Elma Cremin

Co-Founder at Followthethread
A long-time fixture of New York’s glittering social scene, Miami’s jai lai courts, and the interstate highway system’s “big rigs,” Elma Cremin has spent her life absorbing all things pop culture.Movies, cult tv shows, documentaries, art, fashion—you cut her and she’ll bleed out in the colors of an Andy Warhol Brillo Pad box. Finally, after years of working inside the system with such networks as Sundance, Trio, Fuse TV and Ovation, she went “ghost protocol” and co-founded FollowTheThread in order to work outside the petty restraints of the industry and share her remarkable knowledge.

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Anime is an art form that is relatively new, with only about half a century behind it. In that half century, Japanese animation has produced so many spectacular films that the genre developed it’s own legion of super fans.

In the 90s we had an impressive collection of VHS Anime films that we unloaded in an ill-advised purge after a move to a new Manhattan apartment. 

Ghost in the Shell is a particular favorite — for its dark and moody depiction of the future and its kickass female half human/half cyborg Major.

With the Hollywood live action remake being released this weekend, we are highlighting some of our favorite anime films.

ghostGHOST IN THE SHELL (2017) 

Rupert Saunders (Snow White and the Huntsman) directs this remake of the cult classic, starring Scarlett Johansson as Major. The casting of Scarlett created quite a whitewashing sensation which I don’t agree with.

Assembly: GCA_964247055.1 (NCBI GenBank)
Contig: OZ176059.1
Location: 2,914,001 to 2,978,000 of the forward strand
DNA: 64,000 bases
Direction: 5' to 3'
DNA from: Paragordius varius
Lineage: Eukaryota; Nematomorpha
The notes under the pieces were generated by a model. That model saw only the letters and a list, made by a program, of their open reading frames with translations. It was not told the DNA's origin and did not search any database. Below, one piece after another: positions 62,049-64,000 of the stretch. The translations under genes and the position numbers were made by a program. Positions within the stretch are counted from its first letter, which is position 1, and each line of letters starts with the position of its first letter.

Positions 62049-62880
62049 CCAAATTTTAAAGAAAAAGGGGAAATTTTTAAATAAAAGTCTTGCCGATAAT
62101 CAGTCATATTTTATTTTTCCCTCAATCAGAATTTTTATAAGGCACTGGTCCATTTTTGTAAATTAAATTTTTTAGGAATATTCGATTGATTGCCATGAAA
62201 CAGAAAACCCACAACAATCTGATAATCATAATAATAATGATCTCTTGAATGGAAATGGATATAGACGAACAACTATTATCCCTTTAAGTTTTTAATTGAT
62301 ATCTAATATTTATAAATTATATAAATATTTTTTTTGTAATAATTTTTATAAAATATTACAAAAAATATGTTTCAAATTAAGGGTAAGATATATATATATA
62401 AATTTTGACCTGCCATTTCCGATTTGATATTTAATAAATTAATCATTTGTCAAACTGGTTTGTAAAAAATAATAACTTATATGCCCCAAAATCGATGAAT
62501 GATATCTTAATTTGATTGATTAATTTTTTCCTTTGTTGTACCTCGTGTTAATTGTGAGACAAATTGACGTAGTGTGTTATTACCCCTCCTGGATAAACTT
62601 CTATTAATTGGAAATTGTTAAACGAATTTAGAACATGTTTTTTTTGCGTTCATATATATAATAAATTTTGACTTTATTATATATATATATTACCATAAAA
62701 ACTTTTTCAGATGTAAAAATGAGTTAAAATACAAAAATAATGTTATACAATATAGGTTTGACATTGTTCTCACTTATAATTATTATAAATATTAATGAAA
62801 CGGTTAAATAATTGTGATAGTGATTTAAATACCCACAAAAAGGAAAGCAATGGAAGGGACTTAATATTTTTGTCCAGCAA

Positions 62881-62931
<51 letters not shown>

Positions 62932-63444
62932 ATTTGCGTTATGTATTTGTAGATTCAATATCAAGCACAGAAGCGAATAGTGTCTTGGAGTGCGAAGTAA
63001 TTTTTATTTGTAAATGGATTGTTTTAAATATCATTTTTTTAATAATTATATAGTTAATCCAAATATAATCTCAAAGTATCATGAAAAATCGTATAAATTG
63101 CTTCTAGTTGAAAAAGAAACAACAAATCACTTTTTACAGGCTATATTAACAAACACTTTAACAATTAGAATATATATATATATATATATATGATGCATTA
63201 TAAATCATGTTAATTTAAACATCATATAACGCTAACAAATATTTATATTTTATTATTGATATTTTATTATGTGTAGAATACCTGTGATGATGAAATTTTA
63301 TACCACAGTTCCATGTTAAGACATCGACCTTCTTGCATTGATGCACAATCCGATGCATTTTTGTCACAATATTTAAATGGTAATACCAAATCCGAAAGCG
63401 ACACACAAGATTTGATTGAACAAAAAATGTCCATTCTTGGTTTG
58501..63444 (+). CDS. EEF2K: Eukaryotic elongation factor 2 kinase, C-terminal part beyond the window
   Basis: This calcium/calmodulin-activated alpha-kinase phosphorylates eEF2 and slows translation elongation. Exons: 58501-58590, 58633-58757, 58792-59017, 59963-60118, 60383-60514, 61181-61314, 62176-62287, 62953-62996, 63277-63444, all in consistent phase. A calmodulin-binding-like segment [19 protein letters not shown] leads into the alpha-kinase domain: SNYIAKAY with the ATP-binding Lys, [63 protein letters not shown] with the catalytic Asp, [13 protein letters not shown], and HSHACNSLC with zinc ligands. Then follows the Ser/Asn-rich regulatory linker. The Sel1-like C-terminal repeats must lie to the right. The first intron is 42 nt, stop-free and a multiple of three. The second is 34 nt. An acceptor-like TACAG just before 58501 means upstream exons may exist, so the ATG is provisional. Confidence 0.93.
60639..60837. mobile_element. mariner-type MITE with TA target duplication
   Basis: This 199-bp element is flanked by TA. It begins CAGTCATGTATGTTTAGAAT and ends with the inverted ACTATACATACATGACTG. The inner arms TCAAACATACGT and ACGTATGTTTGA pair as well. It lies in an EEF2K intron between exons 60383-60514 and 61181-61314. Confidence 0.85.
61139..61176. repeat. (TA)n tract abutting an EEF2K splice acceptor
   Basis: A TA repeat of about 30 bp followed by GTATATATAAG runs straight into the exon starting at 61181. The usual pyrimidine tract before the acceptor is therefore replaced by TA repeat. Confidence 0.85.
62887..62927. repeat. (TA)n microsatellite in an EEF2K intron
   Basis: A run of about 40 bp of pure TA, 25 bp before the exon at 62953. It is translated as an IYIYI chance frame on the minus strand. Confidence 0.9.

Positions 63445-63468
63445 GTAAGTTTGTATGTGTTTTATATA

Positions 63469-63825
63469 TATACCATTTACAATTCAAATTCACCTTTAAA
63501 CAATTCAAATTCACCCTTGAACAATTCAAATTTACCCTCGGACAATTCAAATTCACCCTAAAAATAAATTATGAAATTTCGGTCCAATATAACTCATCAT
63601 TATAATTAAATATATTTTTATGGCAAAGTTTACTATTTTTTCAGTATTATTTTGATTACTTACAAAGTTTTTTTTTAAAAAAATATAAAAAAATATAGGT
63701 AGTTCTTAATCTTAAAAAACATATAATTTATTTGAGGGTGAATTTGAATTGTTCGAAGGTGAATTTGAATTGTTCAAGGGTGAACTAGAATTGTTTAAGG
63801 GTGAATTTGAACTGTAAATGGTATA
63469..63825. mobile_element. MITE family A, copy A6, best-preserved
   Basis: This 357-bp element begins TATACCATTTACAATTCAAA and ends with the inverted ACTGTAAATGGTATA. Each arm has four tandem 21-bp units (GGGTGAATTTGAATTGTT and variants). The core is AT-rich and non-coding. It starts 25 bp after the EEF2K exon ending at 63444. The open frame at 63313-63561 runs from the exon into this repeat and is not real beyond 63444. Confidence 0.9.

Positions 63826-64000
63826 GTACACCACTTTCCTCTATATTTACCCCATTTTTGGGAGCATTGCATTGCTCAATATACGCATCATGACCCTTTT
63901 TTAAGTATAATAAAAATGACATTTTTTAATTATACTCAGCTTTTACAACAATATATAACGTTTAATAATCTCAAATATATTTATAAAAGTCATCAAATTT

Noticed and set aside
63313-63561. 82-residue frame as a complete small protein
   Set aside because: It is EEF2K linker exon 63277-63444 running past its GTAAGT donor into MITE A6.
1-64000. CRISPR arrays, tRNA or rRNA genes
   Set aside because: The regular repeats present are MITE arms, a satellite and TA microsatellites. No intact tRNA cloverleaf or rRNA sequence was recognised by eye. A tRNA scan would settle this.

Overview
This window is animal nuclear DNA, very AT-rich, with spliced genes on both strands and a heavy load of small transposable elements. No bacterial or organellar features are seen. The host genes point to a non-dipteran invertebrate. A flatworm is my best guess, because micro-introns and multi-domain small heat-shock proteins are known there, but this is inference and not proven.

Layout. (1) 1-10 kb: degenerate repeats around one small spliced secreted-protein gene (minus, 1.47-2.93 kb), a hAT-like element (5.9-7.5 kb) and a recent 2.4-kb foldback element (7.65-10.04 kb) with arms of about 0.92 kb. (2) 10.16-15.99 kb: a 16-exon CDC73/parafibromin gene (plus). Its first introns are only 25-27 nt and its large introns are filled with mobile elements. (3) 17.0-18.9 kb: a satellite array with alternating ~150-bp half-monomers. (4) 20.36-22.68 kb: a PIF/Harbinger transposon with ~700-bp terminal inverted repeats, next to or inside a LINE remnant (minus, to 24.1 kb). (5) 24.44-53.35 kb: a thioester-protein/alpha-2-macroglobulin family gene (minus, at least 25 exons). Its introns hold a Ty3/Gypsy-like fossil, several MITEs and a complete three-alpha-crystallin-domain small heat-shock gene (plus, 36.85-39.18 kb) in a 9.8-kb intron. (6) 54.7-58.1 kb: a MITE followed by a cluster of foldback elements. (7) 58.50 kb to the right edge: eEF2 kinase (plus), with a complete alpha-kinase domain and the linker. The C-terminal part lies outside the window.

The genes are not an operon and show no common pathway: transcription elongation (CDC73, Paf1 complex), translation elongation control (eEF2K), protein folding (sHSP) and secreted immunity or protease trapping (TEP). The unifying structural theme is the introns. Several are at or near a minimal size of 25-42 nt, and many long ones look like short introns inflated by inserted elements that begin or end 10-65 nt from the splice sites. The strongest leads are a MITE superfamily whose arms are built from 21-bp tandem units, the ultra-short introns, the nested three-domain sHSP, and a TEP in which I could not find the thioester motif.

The film is set in the year 2029 and follows Major Motoko Kusanagi, a special ops human-cyborg hybrid who leads the elite task force Section 9. Devoted to stopping the most dangerous criminals and extremists, Section 9 is faced with an enemy whose singular goal is to wipe out Hanka Robotic’s advancements in cyber technology.

The original film is prized as much for its story as it is for its breathtaking visuals and from what we have seen of the new film it looks set to deliver.


ghost1GHOST IN THE SHELL (1995)

Directed by Mamoru Oshii and based on the manga by Masamune Shirow. Oshii gave us the archetype of the emotionally detached female cyborg. Many have tried but no one has been able to make a story as compelling as Major Motoko Kusanagi’s journey through cyber-hell.

It’s set in 2029, where a vast electronic network permeates every aspect of life. That network becomes a battlefield for Tokyo’s Section Nine security force, which has been charged with apprehending the master hacker known only as the Puppet Master.

Motoko is the cyborg officer whose task is to apprehend Puppet Master. The film is about corruption – but at its core it is a story about a soldier who loses her identity and becomes a machine. Motoko begins to ponder the very nature of her existence: is she purely an artificial construct, or is there more?

This classic is one of our all time favorite anime films.

iTunes    Netflix DVD    Amazon

akiraAKIRA (1988)